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What should I expect before cardiac magnetic resonance imaging?

Here's what happens when you arrive for a cardiac stress magnetic resonance imaging (MRI) test:
  • Checking in. Tell the MRI technologist if you have any electronic devices or surgical implants in your body.
  • Getting ready. You'll change into a gown and remove glasses, removable dental work, and any other metal items. Patches will be attached to your chest to monitor your heartbeat.
  • IV line. An intravenous (IV) line will be placed in your wrist or arm so medication and MRI enhancing agent can be injected into a blood vessel during the test.

You'll be asked to fill out a screening form before having cardiac MRI. The form may ask whether you have had previous surgeries, have any metal objects in your body, or have any medical devices (like a cardiac pacemaker) surgically implanted in your body.

Most, but not all, implanted medical devices are allowed near the MRI machine. Talk to your doctor or the technician operating the machine if you have concerns about any implanted devices or conditions that may interfere with the MRI.

MRI can seriously affect some types of implanted medical devices.

  • Implanted cardiac pacemakers and defibrillators can malfunction.
  • Cochlear (inner-ear) implants can be damaged. Cochlear implants are small electronic devices that help people who are deaf or who can't hear well understand speech and the sounds around them.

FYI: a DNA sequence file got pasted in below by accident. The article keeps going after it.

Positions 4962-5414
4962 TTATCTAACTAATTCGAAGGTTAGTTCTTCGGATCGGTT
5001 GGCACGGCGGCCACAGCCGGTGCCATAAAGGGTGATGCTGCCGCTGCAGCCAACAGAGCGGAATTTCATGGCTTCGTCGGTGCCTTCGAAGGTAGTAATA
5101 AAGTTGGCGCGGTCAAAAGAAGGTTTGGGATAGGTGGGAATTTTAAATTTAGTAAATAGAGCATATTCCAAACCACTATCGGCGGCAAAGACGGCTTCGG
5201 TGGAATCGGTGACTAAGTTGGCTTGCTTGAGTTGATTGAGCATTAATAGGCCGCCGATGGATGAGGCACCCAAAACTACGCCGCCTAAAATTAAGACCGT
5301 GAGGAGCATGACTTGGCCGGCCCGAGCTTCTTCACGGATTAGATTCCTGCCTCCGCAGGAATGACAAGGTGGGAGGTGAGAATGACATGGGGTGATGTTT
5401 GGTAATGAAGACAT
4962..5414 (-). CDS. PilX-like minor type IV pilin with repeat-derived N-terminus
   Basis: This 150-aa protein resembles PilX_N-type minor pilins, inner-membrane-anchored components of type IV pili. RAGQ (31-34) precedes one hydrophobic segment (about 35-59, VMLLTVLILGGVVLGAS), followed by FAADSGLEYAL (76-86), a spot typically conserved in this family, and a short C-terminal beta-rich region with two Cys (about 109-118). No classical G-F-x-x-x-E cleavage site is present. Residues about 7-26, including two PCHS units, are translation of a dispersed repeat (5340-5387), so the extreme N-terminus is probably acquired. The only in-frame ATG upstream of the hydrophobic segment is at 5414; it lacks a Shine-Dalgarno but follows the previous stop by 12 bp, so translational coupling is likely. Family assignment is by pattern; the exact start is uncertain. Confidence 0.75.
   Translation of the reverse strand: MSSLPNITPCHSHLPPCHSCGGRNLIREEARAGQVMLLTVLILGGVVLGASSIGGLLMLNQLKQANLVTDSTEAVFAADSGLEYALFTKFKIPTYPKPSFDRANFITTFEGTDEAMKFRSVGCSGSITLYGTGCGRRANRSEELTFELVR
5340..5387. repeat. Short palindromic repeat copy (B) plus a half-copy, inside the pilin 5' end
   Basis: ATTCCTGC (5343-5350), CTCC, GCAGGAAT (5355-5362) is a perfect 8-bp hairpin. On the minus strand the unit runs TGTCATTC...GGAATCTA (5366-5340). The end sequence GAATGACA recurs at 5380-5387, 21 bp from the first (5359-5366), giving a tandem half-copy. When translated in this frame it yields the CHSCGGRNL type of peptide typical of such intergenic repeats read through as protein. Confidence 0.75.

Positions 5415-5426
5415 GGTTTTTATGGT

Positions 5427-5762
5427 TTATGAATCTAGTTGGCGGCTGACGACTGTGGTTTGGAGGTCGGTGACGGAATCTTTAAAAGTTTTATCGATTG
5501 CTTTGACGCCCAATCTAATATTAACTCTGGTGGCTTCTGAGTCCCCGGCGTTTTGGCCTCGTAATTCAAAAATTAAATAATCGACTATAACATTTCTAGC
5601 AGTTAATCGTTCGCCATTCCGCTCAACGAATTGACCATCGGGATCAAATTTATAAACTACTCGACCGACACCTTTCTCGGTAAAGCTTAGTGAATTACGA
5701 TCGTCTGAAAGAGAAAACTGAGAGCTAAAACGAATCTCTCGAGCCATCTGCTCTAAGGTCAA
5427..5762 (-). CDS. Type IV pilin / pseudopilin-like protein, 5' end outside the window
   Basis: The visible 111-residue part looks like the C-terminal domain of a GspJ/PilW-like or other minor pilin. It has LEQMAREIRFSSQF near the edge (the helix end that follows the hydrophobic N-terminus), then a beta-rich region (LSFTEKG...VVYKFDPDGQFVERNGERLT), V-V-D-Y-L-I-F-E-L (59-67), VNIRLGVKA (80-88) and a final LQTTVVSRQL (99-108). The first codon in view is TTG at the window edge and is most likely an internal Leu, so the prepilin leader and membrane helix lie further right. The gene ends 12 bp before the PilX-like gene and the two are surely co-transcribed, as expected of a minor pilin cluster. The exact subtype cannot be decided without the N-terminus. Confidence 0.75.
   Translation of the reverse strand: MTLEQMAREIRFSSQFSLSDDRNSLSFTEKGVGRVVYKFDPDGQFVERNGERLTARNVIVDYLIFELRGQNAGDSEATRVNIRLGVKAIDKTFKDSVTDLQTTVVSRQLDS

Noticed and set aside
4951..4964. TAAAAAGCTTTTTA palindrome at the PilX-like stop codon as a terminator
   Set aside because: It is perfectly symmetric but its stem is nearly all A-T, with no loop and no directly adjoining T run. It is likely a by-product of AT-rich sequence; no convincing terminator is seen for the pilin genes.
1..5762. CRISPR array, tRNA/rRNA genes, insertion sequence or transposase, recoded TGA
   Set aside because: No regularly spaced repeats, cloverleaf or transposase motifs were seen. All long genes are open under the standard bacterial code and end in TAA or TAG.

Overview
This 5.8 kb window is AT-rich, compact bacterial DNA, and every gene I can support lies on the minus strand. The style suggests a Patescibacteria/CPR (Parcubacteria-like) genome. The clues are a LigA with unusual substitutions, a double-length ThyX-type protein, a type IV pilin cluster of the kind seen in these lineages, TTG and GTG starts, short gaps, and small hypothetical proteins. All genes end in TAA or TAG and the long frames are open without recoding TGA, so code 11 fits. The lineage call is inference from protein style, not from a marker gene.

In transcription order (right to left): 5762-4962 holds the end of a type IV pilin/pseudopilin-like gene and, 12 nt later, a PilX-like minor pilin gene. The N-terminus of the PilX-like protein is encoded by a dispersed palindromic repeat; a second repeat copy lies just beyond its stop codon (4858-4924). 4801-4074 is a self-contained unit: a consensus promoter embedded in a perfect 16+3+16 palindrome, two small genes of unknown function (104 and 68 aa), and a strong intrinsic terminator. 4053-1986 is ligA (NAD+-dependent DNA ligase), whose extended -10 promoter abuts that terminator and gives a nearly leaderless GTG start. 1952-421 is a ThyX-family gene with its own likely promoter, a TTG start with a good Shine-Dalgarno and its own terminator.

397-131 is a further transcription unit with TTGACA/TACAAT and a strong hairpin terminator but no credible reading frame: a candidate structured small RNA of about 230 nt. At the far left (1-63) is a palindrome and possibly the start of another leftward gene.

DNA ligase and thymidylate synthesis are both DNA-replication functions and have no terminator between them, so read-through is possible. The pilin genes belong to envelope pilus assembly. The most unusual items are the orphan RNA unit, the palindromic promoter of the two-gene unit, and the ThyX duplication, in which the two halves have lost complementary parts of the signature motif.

• Brain aneurysm (AN-u-rism) clips can move due to MRI's strong magnetic field. This can cause severe injury.
Your doctor will let you know if you shouldn't have a cardiac MRI because of a medical device. If this happens, consider wearing a medical ID bracelet or necklace or carrying a medical alert card that states that you shouldn't have an MRI.

Your doctor or technician will tell you whether you need to change into a hospital gown for the test. Don't bring hearing aids, credit cards, jewelry and watches, eyeglasses, pens, removable dental work, and anything that's magnetic near the MRI machine.

Tell your doctor if being in a fairly tight or confined space causes you anxiety or fear. This fear is called claustrophobia (klaw-stro-FO-be-a). If you have this condition, your doctor might give you medicine to help you relax. Your doctor may ask you to fast (not eat) for 6 hours before you take this medicine on the day of the test.

Some newer cardiac MRI machines are open on all sides. Ask your doctor to help you find a facility that has an open MRI machine if you're fearful in tight or confined spaces.

This answer from the National Heart, Lung and Blood Institute has been reviewed and/or edited by Dr. William D. Knopf.

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Important: This content reflects information from various individuals and organizations and may offer alternative or opposing points of view. It should not be used for medical advice, diagnosis or treatment. As always, you should consult with your healthcare provider about your specific health needs.